*Guest Post from Money101

Tuesday, 8 March 2022 marks International Women’s Day. The occasion asks us to imagine a world of true gender equality, free of bias and discrimination; one where difference is valued and celebrated.

This year’s International Women’s Day theme is #BreakTheBias. We’re all responsible for our own thoughts and actions. Individuals can make a difference in breaking gender bias in our communities and workplaces.

Conscious and unconscious bias and discrimination in hiring and pay decisions have been cited as one of the drivers of the gender pay gap in Australia and New Zealand. Ingrained cultural biases, including assumptions about the kind of work women or men are capable of undertaking, disadvantage women and contribute to this pay gap.

According to the Australian Workplace Gender Equality Agency’s latest scorecard, the gender pay gap currently sits at 22.8 percent. Although some strides have been made – 4 in 10 employers have been found to narrow their pay gap in the last year, 3 in 5 employers now offer paid parental leave, and over half of the employers now offer paid domestic violence leave (compared to 12 percent in 2015-16) – it is nevertheless clear there is still a long way to go to achieve true gender equity.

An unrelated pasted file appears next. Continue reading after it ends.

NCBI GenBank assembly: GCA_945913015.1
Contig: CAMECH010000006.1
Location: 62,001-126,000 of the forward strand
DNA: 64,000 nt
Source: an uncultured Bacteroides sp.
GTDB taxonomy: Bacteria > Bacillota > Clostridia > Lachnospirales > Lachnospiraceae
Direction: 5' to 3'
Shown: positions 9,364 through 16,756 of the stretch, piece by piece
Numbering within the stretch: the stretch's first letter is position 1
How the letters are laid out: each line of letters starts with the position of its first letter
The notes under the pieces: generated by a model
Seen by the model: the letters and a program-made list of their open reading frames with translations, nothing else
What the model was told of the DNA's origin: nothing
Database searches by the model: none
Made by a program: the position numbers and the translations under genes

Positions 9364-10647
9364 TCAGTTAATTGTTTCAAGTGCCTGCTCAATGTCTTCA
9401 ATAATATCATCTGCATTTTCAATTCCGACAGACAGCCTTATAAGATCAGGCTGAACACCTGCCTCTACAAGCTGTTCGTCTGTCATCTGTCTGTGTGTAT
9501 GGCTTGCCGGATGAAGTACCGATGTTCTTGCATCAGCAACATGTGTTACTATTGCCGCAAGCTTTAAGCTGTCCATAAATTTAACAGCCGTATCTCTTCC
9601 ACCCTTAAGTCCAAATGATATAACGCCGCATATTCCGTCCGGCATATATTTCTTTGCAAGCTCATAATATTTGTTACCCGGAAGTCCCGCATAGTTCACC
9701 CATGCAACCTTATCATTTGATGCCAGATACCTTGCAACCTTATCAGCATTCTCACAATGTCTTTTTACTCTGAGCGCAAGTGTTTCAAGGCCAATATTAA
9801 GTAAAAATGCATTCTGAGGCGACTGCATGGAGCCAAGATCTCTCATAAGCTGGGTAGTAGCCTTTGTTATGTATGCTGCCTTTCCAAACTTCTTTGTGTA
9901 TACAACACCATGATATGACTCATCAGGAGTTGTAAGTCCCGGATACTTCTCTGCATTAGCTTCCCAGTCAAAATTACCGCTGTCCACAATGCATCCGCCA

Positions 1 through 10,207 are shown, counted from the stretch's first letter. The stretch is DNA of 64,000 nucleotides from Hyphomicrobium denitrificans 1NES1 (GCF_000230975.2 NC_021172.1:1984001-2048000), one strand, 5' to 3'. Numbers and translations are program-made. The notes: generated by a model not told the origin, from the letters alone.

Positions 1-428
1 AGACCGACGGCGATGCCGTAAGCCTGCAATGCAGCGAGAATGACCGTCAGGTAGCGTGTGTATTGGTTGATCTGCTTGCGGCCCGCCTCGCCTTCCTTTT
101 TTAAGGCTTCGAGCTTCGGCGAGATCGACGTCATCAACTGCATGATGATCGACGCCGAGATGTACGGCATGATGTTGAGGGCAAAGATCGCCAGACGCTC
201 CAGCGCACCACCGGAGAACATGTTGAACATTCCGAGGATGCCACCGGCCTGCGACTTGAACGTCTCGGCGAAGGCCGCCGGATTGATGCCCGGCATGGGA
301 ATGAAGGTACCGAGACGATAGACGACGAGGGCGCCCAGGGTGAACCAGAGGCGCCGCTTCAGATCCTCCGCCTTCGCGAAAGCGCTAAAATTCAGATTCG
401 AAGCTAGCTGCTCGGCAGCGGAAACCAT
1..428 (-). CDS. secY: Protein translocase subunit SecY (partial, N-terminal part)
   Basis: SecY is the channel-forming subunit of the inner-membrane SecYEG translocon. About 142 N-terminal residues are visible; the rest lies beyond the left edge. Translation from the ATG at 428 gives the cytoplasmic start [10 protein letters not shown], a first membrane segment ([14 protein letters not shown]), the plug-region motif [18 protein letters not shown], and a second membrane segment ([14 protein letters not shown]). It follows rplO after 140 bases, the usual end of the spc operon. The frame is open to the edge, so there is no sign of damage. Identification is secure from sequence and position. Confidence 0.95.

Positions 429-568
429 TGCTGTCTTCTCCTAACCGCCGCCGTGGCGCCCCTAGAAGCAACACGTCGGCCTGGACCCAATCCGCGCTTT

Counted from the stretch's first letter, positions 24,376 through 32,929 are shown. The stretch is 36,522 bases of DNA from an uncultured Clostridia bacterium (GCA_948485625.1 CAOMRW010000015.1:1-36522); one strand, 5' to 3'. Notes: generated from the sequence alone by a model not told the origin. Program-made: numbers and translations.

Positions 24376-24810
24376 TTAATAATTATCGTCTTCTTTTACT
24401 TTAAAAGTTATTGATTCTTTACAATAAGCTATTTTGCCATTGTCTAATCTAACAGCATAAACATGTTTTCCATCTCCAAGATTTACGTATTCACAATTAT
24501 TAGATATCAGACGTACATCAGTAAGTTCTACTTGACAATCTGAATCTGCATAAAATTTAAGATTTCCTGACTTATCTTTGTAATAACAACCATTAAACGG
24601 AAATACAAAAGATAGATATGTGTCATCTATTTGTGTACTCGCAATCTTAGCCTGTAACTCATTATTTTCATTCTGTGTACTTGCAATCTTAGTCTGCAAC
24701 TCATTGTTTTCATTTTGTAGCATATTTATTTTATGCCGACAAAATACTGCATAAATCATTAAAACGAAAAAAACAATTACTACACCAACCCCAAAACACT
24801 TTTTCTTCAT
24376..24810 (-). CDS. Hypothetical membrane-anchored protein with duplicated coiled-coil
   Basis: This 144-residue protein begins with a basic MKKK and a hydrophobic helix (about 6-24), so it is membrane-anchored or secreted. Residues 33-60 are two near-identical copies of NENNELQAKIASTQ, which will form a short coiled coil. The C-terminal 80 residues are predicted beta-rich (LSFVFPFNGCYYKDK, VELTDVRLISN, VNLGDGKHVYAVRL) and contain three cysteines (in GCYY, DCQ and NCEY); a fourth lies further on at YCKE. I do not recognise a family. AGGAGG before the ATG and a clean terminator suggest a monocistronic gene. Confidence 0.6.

The Workplace Gender Equality Agency describes gender bias as “pervasive in Australian workplaces”. The Agency outlines that gender bias creates inequalities at every stage of the employment cycle. These include stereotypes that persist around employee roles, salary negotiations, managerial feedback, and career development opportunities. These factors have a compounding effect across women’s careers, leading to sustained inequality.

Retirement savings are the culmination of a lifetime of contributions; therefore, the gender gap also persists into retirement. In the years approaching retirement, the gender pay gap in Australia can be anywhere between 22 percent and 35 percent[1]. The median superannuation balance for men aged 60-64 years is $204,107, whereas for women in the same age group it is $146,900, a gap of around 28 percent[2].

In New Zealand, KiwiSaver balances for women aged 55-64 are already almost a quarter lower than those of men, even though the scheme only started in 2007[3].

How can we help tackle gender bias and ultimately gender inequality? The organisers of International Women’s Day organisers say we should[4]:

  • maintain a gender equal mindset;
  • challenge gender stereotypes, discrimination and bias;
  • call out gendered actions or assumptions;
  • celebrate women’s achievements; and
  • do our part to help forge gender equality.

[1] https://home.kpmg/au/en/home/insights/2021/08/gender-superannuation-gap.html
[2] https://home.kpmg/au/en/home/insights/2021/08/gender-superannuation-gap.html
[3] https://www.rnz.co.nz/news/in-depth/458102/bad-then-worse-now-how-covid-19-will-hurt-retired-women
[4] https://www.internationalwomensday.com/SelfieCards

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